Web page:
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Ethics FDOT Construction Academy Brian W. Pickard, P.E. Resident Engineer, Tampa Construction Florida Department of Transportation.

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Presentation on theme: "Ethics FDOT Construction Academy Brian W. Pickard, P.E. Resident Engineer, Tampa Construction Florida Department of Transportation."— Presentation transcript:

1 Ethics FDOT Construction Academy Brian W. Pickard, P.E. Resident Engineer, Tampa Construction Florida Department of Transportation

2 Laws That Require Ethical Conduct Florida statutes Federal laws

3 Fraud Awareness Video Click on the following to view the video for Fraud Awareness.Click on the following to view the video for Fraud Awareness.

4 Ethics Card

5 Florida Law Part III of Chapter 112, Florida Statutes Applies to Employees and Appointed Officials Part III of Chapter 112, Florida Statutes 1.Solicitation or Acceptance of Gifts: No Gifts with intent to influence. Anything of value: Gifts Reward Loan Promise of future employment Services

6 Florida Law Part III of Chapter 112, Florida Statutes Applies to Employees and Appointed Officials Part III of Chapter 112, Florida Statutes 2.State employees can not do business with the State 3.Unauthorized Compensation: employees shall not accept compensation, payment or things of value, if given to influence 4.No conflicting contractual relationships 5.Employees may not use information not available to general public for personal gain

7 Recommended Standards Do not accept any gifts, regardless how small. Do not become involved in any way with a business doing business with the FDOT.

8 Florida Law for Professional Engineers Chapter 471 Florida Law http://www.fbpe.org/pdfs/chapter471.pdf Chapter 61G15, Florida Administrative Code http://www.fbpe.org/pdfs/chapter61g15.pdf If you are a PE or in the process of obtaining your PE, get a copy of the above and read it.

9 FAR (Federal Acquisition Regulations) New Proposed Rule Federal contracts exceeding $5 million, with performance periods of 120 days or more Contractors must display Fed’s Fraud Hotline Number Adopt a written code of ethics and business conduct Establish an employee ethics and compliance training program Establish an internal control system

10 Professional Engineering Ethics Fundamental Canons 1.Hold paramount the safety, health, and welfare of the public. 2.Perform services only in areas of their competence. 3.Issue public statements only in an objective and truthful manner. 4.Act for each employer or client as faithful agents or trustees. 5.Avoid deceptive acts. 6.Conduct themselves honorably, responsibly, ethically, and lawfully so as to enhance the honor, reputation, and usefulness of the profession. http://www.nspe.org/Ethics/CodeofEthics/index.html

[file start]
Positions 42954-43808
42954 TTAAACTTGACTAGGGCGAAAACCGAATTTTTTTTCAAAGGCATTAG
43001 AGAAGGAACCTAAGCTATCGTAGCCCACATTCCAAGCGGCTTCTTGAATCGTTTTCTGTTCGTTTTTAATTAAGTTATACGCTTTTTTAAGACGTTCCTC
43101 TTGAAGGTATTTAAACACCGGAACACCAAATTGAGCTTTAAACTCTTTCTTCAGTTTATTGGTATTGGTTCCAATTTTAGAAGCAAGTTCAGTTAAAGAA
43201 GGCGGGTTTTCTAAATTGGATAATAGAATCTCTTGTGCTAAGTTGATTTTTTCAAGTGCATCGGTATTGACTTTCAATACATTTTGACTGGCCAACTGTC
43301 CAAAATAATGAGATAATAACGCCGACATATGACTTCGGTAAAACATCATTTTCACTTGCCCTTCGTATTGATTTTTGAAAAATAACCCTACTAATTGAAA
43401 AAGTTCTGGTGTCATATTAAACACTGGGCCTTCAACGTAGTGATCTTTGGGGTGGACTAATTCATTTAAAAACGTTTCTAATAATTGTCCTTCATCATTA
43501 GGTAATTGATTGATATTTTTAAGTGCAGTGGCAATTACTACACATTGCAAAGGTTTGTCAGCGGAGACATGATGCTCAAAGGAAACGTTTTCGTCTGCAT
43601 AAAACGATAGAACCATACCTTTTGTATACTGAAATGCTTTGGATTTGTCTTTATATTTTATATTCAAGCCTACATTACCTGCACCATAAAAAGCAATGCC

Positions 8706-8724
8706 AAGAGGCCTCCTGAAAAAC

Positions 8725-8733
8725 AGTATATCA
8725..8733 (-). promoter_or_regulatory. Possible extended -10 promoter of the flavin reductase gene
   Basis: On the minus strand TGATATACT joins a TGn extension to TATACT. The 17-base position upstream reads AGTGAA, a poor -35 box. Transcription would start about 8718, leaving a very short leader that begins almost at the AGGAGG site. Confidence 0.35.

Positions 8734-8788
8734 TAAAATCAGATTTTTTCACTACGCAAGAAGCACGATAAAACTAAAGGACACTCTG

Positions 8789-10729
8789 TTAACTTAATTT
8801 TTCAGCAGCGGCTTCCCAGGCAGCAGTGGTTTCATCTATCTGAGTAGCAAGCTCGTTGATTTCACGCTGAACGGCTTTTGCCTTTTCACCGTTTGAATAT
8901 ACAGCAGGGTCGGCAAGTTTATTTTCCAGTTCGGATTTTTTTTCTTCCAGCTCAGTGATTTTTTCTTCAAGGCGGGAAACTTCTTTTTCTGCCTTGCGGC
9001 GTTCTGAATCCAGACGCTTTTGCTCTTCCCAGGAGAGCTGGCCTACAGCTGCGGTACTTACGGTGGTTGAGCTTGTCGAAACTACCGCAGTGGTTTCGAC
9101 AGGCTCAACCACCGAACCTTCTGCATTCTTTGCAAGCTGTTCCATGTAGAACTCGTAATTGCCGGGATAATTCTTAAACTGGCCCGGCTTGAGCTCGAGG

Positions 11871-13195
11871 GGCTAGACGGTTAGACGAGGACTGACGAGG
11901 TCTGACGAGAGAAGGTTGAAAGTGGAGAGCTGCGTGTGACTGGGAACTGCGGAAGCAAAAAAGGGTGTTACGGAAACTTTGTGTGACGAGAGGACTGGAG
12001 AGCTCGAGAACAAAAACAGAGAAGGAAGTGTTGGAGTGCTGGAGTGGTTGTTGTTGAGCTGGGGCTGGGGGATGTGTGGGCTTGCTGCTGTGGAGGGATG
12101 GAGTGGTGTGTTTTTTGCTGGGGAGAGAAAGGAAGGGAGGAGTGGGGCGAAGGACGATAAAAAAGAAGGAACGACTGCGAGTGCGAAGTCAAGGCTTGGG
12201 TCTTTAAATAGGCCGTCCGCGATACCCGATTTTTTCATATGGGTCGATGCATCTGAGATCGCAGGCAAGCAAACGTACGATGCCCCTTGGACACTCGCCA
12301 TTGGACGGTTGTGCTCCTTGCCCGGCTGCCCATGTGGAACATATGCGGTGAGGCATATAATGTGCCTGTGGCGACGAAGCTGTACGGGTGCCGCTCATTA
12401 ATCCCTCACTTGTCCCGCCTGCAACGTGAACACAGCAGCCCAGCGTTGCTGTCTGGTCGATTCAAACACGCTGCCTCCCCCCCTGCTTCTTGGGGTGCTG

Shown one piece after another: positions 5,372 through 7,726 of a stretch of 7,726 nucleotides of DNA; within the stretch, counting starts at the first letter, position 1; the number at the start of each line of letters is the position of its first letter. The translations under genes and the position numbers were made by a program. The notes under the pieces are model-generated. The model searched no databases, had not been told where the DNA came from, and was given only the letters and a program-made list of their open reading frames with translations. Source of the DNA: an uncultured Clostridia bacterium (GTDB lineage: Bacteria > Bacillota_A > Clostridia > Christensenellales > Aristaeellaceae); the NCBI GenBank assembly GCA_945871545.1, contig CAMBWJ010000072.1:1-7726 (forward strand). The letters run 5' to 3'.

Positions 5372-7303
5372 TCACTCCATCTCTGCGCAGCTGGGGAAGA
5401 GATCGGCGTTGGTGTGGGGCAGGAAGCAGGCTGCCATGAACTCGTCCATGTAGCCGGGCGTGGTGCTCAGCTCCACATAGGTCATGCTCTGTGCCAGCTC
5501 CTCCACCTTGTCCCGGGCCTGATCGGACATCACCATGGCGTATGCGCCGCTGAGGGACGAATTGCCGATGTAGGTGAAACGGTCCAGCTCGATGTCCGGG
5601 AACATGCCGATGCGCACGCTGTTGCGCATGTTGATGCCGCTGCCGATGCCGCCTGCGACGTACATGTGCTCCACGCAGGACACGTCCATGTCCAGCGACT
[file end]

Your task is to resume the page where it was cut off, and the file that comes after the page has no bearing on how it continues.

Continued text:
11 Contract Fraud Case Example The following is an example of contract fraud. This usually takes the form of providing a product that is substandard or not meeting the agreed-upon specifications or failing to perform assignments or making false certifications or representations about products or services.

12 False Certifications Investigation: There were allegations that a contractor submitted false certifications to the department regarding payment to subcontractors. Determination: The investigation disclosed that the contractor submitted forms to the department certifying they had paid all subcontractors. Results: Contractor was suspended from doing business with the department for three years and declared non-responsible.

13 Summary of Case Closures Investigative activity is conducted to identify facts and circumstances to prove or disprove each allegation. The results of the investigations are documented and published by the Inspector General and disseminated to internal and external customers.

14 False Claims Accusations: were made that a prime contractor submitted false claims for removal of soil material and billed inappropriately for barrier walls. Results: The allegations were proved and a settlement with the department was negotiated.

15 False Documentation Accusations: Prime contractor submitted false documentation requesting final payment. It was determined that the prime contractor had submitted false Certification – Disbursement of Previous Periodic Payment to Subcontractors forms and a notarized Contractor’s Affidavit and Surety Consent form. Results: The allegation was proved and the prime contractor was suspended by the department.

16 Falsified documents Accusation: Contract employee failed to complete required site visits, associated sampling and knowingly falsified department Concrete Plant visit Report forms. Results: The allegation was proved and department procedures were changed.

17 Non- compliance Issues Accusation: A contractor’s management had instructed their employees to alter batch plant quality control reports on a regular basis, and the contractor had used non-compliant recycled rock for the their department concrete mixes. Results: The allegations were disproved.

18 Non- Certified Aggregate Accusations: A supplier provided non-certified aggregate material to a department project. It was determined that the delivery tickets produced by the supplier were inaccurate and non-certified aggregate was delivered. Result: The allegation was proved and the department received a credit for delivered non-certified aggregate.

19 Falsifying Bids Accusation: Two firms owned by the same individuals and sharing employees had colluded to submit bids as though they were separate entities. Results: Allegations were proved and the contractors voluntarily agreed not to bid, or act as a subcontractor, nor supply any materials on any department projects for a period of six months.